During the current financial crisis there is a large amount of scrutiny surrounding executive compensation packages. The purpose of this thesis is finding an understanding of executive compensation based around the makeup of the board of directors. We examine firms from the S&P 100 investigating the relationship between CEO compensation and the makeup of the board of directors. For this end, we examine different pieces of CEO compensation packages: salary, options awards and stock awards, in relation to salary and as standalone pieces. We use OLS regressions to see if the make-up of the board demonstrates a significant relationship with CEO compensation. The purpose of this examination is to determine what effect, if any, the makeup of the board of directors has on deciding executive compensation.
Research pertaining to CEO performance recognizes that a CEO’s true quality and character are most conspicuous during tough times. Ever since the economic crisis of 2008 the economy has been sluggish at best. The condition of the economy at that time provides an optimal opportunity to conduct a performance evaluation of CEOs. They sit at the helm of corporations that dictate the productivity and prosperity of our country. Their performance has an indirect effect on the socioeconomic standing of everyone else in the economy. Therefore, it is important to identify the dynamics that enable the holder of such a powerful position to be successful. Using regression analysis of data collected via a quantitative analysis of CEOs’ letters to shareholders, this thesis examines determinants of CEO success.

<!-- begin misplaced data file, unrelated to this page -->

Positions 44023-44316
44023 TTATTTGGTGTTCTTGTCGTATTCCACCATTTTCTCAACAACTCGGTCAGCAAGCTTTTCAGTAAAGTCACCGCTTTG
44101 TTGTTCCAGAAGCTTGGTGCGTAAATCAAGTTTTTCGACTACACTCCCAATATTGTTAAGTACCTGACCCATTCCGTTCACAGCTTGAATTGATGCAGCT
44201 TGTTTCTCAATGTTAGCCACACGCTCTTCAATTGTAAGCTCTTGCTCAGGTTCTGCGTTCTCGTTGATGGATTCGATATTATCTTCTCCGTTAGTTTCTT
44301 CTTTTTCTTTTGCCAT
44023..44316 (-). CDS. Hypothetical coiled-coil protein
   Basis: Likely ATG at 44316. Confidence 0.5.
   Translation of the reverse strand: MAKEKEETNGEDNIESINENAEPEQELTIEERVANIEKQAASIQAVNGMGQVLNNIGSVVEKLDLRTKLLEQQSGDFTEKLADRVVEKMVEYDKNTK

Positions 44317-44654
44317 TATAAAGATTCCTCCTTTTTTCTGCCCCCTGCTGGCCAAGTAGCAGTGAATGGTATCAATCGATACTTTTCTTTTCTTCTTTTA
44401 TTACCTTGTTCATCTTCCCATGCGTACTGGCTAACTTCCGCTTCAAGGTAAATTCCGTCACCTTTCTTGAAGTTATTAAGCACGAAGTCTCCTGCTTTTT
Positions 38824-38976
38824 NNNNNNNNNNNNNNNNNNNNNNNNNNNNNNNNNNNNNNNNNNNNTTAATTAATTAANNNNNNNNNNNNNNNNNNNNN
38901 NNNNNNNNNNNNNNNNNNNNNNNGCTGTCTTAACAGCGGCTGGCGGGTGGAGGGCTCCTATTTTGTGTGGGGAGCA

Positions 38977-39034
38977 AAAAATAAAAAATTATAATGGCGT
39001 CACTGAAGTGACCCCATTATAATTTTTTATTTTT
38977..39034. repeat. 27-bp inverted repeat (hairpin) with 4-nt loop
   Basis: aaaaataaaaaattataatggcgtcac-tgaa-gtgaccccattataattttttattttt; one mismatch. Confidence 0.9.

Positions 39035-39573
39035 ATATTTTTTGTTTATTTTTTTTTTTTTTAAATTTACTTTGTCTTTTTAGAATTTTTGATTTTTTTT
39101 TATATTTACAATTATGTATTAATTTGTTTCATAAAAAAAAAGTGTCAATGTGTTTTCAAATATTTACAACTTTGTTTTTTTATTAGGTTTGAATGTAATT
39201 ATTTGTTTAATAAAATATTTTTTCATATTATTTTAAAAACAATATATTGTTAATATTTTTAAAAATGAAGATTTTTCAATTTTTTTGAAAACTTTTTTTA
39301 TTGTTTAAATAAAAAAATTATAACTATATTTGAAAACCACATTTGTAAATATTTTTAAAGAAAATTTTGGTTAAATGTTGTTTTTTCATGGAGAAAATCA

Although they can be difficult to implement, employee-friendly workplaces, with generous compensation, schedule flexibility, and perks, foster more satisfied and productive employees than traditional work environments. Transforming a work environment from conventional to more liberal, and likely more satisfying, takes a certain type of leader. This study seeks to understand in what ways the “100 Best Companies to Work For” CEOs differ from traditionally successful, Fortune 500 CEOs. Using political affiliation as a proxy for openness to change, we test our hypothesis that Best Company CEOs are more open to change, and therefore, more left-leaning than Fortune 500 CEOs. We use campaign contributions of CEOs from the top 100 Fortune 500 companies and the “100 Best Companies to Work For” to discern whether executive receptiveness to change differs between these two groups. Our OLS probit model provides strong evidence that companies in Republican industries (i.e. aerospace, defense, petroleum, etc.) and companies with right-leaning CEOs are unlikely to be Best Companies. We also find that being identified as a Best Company in the short-term is best achieved through inexpensive perks, while being identified as a Best Company in the long-term requires strong compensation, sabbatical options, and vacation time.